The tribe begin the journey down from the ranges, heading southeast. The country at the edge of the Great Victoria Desert has not been ruined, either by war or by ash, and is blooming even more brilliantly than the ranges; as the days and weeks pass the tribe sees the rains return, more seasonably now, a good soaking rain that fills all the intermittent creekbeds and stays to keep them full.

       The tribe crosses the old deserted railway line, then hits the road and follows it south to the town of Marla where a few white survivors have remained. They continue east onto the plains around Oodnadatta, now completely deserted, to find that the semi-desert has developed into a wet grassland with an immense growth of young saplings. Months pass and the weather appears to turn dry again, but this is only a season; four months later the rains return, wild and monsoonal at first but gradually settling into a daily alternation of rain and shine.

      In the return to a nomadic existence many abandoned rituals are rediscovered; Arro is one of many young men fully initiated into the tribe, with trials of manhood that leave a pattern of scars stretching across his chest and forehead. Gradually the tribe learns the hunting and gathering techniques needed to survive in this country, occasionally resorting to the brute power of Arro’s M16 to bring down a larger animal such as a kangaroo jinking through the trees. They learn to fish from the many swelling creeks and rivers, to sweep the country in long drives, to do controlled burns of the rapidly maturing sapling forest. In these large coordinated hunting operations the captured radios now come in very useful; Arro relives his basic training, the peaceful feeling of lying on warm earth, watching through camouflage and listening on the headset for signals indicating a movement of enemy (now game animals) or a call to advance.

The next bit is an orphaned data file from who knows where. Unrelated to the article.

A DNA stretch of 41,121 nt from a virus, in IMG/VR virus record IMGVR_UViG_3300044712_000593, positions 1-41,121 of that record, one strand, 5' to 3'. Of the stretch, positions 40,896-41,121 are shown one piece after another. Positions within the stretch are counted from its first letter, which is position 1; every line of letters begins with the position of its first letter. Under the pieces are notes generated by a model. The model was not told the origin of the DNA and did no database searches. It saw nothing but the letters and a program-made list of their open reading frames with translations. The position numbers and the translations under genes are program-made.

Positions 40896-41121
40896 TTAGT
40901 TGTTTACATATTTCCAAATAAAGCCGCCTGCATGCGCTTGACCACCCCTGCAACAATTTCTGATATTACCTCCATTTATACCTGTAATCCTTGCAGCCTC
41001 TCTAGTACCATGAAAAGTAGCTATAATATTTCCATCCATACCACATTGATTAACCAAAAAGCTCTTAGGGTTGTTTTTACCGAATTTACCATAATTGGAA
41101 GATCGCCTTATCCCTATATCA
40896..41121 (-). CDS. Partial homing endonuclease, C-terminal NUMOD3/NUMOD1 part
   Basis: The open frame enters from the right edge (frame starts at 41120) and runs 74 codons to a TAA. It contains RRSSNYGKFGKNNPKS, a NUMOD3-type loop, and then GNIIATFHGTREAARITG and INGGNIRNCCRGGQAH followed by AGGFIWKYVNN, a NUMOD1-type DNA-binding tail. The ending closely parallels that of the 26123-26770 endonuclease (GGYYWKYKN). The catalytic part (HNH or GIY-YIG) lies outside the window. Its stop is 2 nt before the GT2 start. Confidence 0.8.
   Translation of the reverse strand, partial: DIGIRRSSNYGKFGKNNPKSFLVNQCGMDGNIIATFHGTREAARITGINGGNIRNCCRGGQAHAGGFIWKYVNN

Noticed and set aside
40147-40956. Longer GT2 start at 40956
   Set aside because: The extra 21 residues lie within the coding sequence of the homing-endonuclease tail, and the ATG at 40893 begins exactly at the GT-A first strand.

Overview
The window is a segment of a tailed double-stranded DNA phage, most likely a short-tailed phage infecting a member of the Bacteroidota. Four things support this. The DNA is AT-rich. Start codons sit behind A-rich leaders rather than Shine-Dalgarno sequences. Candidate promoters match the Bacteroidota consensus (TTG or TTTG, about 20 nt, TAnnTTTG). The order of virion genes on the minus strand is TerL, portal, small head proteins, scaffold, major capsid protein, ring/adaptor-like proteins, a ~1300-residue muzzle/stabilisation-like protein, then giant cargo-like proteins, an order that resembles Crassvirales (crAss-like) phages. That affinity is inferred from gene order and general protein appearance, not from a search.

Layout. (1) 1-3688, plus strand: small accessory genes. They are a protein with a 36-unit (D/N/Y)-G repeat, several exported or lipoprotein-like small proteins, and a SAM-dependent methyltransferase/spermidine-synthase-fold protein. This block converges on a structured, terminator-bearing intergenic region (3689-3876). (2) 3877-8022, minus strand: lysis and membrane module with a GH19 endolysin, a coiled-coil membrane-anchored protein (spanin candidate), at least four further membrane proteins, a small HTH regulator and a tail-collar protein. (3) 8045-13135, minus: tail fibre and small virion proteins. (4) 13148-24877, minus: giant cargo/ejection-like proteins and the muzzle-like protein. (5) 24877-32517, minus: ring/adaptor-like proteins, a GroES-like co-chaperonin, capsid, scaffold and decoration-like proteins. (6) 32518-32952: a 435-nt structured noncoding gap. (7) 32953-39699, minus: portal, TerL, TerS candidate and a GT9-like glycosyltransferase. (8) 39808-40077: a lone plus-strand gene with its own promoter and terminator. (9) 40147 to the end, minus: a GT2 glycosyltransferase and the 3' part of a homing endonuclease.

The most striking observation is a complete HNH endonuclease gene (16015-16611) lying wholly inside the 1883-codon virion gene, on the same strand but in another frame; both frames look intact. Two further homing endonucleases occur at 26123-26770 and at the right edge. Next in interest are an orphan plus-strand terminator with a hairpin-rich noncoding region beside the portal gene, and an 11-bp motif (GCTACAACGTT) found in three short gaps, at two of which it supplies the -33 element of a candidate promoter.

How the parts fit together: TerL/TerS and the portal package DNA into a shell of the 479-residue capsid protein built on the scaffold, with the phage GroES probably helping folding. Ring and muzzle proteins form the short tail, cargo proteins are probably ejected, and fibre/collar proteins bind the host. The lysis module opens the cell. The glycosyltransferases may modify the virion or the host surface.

The tribe begins to encounter other tribes in its nomadic movement. They meet with friendship mainly, though rivalries and sexual relationships lead to occasional hostility. Fights are more often conducted through verbal abuse or teasing than violence, though beatings and spearings do rarely happen. The different tribes find they have different codes of conduct, different punishments by ordeal or ridicule, which lead to occasional serious misunderstandings.